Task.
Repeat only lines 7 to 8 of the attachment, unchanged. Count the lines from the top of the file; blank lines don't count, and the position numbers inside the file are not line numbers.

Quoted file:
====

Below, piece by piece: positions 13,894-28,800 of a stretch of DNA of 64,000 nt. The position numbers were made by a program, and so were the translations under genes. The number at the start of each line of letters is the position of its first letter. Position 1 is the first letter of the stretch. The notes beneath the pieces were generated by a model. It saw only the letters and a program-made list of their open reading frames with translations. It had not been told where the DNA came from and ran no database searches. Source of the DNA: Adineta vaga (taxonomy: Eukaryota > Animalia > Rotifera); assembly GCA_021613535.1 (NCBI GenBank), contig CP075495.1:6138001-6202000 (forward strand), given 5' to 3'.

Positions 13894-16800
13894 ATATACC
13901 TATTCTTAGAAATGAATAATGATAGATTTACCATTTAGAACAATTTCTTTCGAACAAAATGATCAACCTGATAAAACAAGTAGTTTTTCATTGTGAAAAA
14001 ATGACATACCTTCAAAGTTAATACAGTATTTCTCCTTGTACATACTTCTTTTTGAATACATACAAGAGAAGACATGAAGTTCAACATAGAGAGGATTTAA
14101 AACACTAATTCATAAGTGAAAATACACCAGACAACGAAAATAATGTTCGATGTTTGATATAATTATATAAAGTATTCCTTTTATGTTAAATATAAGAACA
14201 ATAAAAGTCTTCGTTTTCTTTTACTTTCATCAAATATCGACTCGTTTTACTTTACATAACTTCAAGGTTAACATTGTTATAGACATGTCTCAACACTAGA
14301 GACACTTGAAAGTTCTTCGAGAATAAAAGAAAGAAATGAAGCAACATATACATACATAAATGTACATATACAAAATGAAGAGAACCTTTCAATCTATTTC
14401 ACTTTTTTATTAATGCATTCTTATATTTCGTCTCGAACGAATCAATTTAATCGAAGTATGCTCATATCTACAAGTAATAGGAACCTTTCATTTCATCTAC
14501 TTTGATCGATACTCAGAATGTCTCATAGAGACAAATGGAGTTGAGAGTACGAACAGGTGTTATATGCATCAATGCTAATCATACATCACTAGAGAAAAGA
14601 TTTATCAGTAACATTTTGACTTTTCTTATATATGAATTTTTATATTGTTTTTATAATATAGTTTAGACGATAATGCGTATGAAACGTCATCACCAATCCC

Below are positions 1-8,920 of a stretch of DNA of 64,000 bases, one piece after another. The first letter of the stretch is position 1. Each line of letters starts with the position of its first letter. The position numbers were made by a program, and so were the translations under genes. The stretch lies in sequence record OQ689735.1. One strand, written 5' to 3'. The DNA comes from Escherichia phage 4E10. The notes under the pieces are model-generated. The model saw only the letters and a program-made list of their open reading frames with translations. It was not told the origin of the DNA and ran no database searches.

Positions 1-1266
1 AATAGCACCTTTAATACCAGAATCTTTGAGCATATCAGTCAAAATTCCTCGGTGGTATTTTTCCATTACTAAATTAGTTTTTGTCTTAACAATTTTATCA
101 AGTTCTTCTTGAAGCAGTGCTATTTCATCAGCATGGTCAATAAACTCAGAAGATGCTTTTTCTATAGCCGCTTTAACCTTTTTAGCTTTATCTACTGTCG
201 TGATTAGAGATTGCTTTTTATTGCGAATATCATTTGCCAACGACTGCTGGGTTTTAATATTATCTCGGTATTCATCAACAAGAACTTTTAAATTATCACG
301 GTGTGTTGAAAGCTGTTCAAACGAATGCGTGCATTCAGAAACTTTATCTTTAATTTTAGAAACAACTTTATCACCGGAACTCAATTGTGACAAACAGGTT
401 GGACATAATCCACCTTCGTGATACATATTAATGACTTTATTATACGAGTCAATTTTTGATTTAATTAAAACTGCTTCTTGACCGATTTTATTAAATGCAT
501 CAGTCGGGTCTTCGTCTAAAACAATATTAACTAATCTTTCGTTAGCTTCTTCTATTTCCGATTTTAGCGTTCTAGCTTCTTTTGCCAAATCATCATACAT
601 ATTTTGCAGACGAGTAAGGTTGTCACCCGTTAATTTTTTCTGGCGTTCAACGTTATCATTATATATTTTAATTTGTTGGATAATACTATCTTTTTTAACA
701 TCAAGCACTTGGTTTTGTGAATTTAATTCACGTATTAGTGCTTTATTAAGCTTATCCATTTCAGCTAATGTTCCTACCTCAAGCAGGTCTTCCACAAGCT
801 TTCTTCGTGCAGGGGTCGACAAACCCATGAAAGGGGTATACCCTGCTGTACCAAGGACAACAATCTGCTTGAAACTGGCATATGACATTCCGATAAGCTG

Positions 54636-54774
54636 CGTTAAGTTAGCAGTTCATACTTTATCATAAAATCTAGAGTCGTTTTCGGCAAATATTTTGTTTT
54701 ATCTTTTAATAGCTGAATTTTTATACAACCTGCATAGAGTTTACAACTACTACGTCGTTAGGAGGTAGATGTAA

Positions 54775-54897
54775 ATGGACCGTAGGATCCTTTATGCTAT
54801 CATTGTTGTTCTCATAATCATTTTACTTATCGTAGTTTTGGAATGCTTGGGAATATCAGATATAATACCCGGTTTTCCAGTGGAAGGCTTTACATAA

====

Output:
14201 ATAAAAGTCTTCGTTTTCTTTTACTTTCATCAAATATCGACTCGTTTTACTTTACATAACTTCAAGGTTAACATTGTTATAGACATGTCTCAACACTAGA
14301 GACACTTGAAAGTTCTTCGAGAATAAAAGAAAGAAATGAAGCAACATATACATACATAAATGTACATATACAAAATGAAGAGAACCTTTCAATCTATTTC